I’ve been challenged lately to do something, anything, just one little thing to improve my situation and make eating right and exercising more enjoyable. It is enjoyable, when the sun is out, and the trees are in bloom. Everything looks new and fresh, how can I not be more optimistic? Add to that my determination to start new habits and add to the them weekly, and I think I’ve created a recipe for success. Thanks for the post, Diane. Good words, aptly spoken.

    • Diane Carbonell says:

      That sounds like a great recipe for success. We often throw around the words “small changes” but they are valid and sound words. Small changes not only add up to big ones, but they can also help motivate us!

  11. Tim says:

    Haha, your husband sounds like me when I say the same things to my wife about there not being enough “snacks”. One of my big problems has always been the convenience of junk food snacks (vending machines). Preparing a bunch of healthy snacks ahead of time has definitely helped that … and I definitely feel better physically when I’m not eating all of the junk food.

  12. KarenJ says:

    Great topic Diane! It’s not always easy to do the same thing day in and day out without the excitement of continuing to lose weight. Most of the time I feel very good about my lifestyle, and I NEVER lose motivation, but there are times I feel discouraged. Unfortunately, I don’t have a lot of friends who share my lifestyle, so it can be difficult when going out or when there is a party at the office. I take solice in the fact that I am healthier and at a healthier weight than most people I know. Feeling good about myself and my accomplishments helps me stay positive. I, like you, feel that I am a role model to those in my circle and that also makes me feel good about what I do.

    • Diane Carbonell says:

      That’s awesome Karen. I have had people who I did not even really know come up to me and tell me that they admire my dedication to healthy eating, etc. Those little things also help keep me motivated because I want to be a good example, not a bad one.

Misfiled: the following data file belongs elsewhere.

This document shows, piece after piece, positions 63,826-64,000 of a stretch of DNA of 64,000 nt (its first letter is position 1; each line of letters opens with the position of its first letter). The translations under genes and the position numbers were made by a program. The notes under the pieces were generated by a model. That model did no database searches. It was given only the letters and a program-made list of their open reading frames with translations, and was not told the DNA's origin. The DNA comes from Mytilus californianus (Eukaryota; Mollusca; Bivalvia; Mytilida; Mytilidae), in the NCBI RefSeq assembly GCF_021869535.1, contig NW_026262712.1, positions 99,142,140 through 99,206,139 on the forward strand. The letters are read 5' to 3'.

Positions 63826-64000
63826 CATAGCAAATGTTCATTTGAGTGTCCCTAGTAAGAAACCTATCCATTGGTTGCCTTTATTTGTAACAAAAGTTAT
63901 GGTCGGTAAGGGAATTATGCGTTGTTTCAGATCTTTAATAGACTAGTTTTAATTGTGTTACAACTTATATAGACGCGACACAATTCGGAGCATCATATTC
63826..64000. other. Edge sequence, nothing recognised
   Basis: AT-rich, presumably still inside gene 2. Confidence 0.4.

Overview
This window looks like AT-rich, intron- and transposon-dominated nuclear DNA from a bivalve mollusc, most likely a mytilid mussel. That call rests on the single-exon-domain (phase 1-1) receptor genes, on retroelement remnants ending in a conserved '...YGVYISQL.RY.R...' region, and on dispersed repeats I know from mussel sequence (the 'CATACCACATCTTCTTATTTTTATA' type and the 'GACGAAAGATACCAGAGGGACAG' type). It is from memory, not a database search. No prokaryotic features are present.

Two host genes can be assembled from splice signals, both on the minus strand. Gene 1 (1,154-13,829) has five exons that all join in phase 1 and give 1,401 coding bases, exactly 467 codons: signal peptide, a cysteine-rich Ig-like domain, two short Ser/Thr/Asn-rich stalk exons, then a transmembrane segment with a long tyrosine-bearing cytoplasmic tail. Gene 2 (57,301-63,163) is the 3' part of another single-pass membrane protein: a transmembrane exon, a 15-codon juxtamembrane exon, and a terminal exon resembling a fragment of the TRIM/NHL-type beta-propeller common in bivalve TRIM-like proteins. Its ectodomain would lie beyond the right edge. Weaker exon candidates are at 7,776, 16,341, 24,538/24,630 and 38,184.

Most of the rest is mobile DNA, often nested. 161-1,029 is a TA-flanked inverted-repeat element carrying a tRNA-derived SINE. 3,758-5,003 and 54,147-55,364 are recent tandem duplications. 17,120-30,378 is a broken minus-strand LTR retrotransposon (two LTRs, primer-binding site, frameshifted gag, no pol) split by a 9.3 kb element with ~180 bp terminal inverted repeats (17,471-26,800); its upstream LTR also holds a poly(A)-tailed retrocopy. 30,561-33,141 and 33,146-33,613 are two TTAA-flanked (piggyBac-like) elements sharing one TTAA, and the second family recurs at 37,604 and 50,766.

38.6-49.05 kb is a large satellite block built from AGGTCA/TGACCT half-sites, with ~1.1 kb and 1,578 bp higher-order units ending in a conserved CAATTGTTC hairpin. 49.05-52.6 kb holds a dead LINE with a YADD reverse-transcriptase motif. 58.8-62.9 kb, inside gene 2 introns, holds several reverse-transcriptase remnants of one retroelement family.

13. Mike says:

    What an awesome post Diane, really appreciate the tips on staying positive and motivated. I know for me, having an attitude of gratitude really helps me stay positive, and a list of goals I want to achieve helps me stay motivated to pursue them 🙂

  14. Fiona Jesse Giffords says:

    Motivation is always required as it keeps you alive, keep you going and stay focused to your goals. Without motivation we can’t go much far to achieve our goals.

  15. Dr. J says:

    One thing about me is that whether I have positive thoughts or negative ones, I still do what needs to be done. I look at it as being realistic.

  16. Sarah says:

    Great tips.

    Love the one about turning your excuses into goals!

    Its also important that when you speak to yourself connect those words with a positive image and even more importantly with positive emotions/feelings.

    Two books that are excellent on this subject and have really helped me are;

    Release Your Breaks by James Newman

    What To Say When You Talk To Yourself by Shad Helmstetter

  17. Lisa Finley says:

    I just found your blog today and I’m so glad that I did! I’ve lost 50 lbs., but still have 15 to go. But i’ve been a year-long plateau. The pounds have started creeping back and i can’t allow that to happen. I’ve been struggling to stay motivated. Your blog has reminded me of the reasons I started this journey and how much I want to reach goal. Thank you!

  18. Eric says:

    Thinking positively has always been my downside. I need to start focusing on the positive because nothing good seems to happen to me when I’m negative – my weight creeps back up and I just feel a little down. Definitely working on this 🙂